Drafting a Purchase Agreement for Commercial Properties

Drafting a Purchase Agreement for Commercial PropertiesPurchasing or selling commercial real estate can be complicated. Having an experienced real estate lawyer in PA help you draft a purchase agreement can protect everyone’s interests and help avoid costly errors. Although each circumstance is different, there are a few vital elements that should be included in commercial real estate contracts to make the agreement clear and enforceable.

Purchase Price, Financing Terms, and Closing

In addition to specifying the price of the property, commercial real estate purchase contracts typically include how it will be paid for as well. SBA loans, commercial mortgages, private investors, and short-term bridge loans are common sources of financing in commercial real estate transactions.

The purchase agreement should include specifics about the type of financing being used to purchase the property, the name of the financial institution and/or investor providing financing, and the total amount. It must also outline closing costs, who is responsible for paying them, and the projected closing date.

A Detailed Description of the Property and Contents

A description of the building and any additional property included in the purchase should be detailed in the contract. Equipment, furniture, appliances, fixtures, inventory, and any other items to be included in the sale should be listed individually. An attorney for contract review will make sure all of these small details are covered, which can help you avoid many potential pitfalls and common mistakes.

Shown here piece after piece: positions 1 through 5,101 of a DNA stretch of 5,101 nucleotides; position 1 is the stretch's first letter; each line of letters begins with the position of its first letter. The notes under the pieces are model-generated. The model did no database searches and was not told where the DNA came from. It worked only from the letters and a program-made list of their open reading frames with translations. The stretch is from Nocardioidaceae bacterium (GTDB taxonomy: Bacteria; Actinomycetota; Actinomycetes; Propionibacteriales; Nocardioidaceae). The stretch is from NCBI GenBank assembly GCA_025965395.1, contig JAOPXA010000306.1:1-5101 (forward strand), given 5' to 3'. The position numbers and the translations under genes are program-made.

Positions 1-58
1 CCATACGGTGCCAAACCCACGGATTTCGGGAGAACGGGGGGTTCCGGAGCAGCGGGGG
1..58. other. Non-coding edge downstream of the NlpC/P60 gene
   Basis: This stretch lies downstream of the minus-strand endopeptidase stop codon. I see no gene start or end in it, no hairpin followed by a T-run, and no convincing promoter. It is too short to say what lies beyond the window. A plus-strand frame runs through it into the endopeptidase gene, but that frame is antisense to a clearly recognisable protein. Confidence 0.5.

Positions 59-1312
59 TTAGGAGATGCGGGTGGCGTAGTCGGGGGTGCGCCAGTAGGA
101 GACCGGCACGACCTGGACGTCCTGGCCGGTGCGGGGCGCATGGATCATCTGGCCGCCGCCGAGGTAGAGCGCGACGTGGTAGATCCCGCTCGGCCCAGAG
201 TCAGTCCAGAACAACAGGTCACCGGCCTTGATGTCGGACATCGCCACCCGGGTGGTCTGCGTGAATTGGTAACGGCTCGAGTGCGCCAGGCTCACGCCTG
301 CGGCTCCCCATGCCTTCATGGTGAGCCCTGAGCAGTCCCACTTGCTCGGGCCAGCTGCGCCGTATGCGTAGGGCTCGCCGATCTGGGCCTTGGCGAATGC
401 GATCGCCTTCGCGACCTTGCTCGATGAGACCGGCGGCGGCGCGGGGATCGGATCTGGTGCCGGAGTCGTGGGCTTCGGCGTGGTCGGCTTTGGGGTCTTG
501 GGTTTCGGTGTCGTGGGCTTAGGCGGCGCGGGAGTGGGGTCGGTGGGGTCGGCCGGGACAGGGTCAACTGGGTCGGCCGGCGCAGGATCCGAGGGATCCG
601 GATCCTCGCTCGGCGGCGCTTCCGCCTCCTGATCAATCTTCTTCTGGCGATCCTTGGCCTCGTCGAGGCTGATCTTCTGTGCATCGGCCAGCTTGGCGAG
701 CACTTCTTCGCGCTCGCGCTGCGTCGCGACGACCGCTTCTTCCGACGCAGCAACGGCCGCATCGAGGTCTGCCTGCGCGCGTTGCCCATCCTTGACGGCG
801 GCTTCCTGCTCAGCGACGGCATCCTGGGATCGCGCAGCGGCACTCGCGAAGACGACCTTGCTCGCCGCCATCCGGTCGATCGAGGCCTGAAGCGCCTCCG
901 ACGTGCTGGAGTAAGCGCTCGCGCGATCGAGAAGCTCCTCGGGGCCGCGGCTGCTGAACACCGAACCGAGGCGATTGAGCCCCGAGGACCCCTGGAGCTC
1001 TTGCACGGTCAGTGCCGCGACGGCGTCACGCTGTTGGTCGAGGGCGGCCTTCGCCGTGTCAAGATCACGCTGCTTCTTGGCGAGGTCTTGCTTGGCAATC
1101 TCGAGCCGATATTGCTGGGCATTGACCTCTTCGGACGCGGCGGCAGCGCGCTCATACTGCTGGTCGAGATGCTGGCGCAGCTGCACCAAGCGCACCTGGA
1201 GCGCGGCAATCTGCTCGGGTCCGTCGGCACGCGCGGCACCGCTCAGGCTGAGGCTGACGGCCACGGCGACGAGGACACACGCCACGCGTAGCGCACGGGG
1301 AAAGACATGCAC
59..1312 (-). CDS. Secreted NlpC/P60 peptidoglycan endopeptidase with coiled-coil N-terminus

Expected Condition of the Property

To ensure all parties are on the same page when it comes to the condition of the property, the purchase agreement must spell out the condition that can be expected. Although commercial properties are often sold as is, this needs to be explicitly stated in the contract.

Inspection Terms

Most real estate purchase agreements include an inspection contingency, which gives the buyer the right to have the property inspected in a certain amount of time. Depending on the industry, the contract may need to state which specific types of inspections must be conducted. The contract should also state the date by which the inspection should be completed and how long the buyer has to terminate the agreement post-inspection. Information about what will happen to a purchaser’s deposit if they opt to terminate the contract based on inspection results should be included as well.

Remedies in Event of a Breach

Seasoned real estate attorneys know that it is quite common for contract breaches to happen during the real estate transaction process. That is why they include remedies in the event that either party fails to abide by the contract. An indemnification clause outlines each party’s responsibilities if the contract is breached. For example, if the buyer backs out of the sale after a certain date, they may owe the seller a specified amount of money. This is meant to compensate the other party for the time and resources they invested in a deal that is no longer taking place.

These are just a few of the most important elements to include in a commercial real estate purchase agreement. Real property lawyers can address matters specific to your case and help your commercial real estate transaction run smoothly.

Do you need assistance with a commercial real estate transaction? Our business lawyers and real estate attorneys in West Chester, PA can help.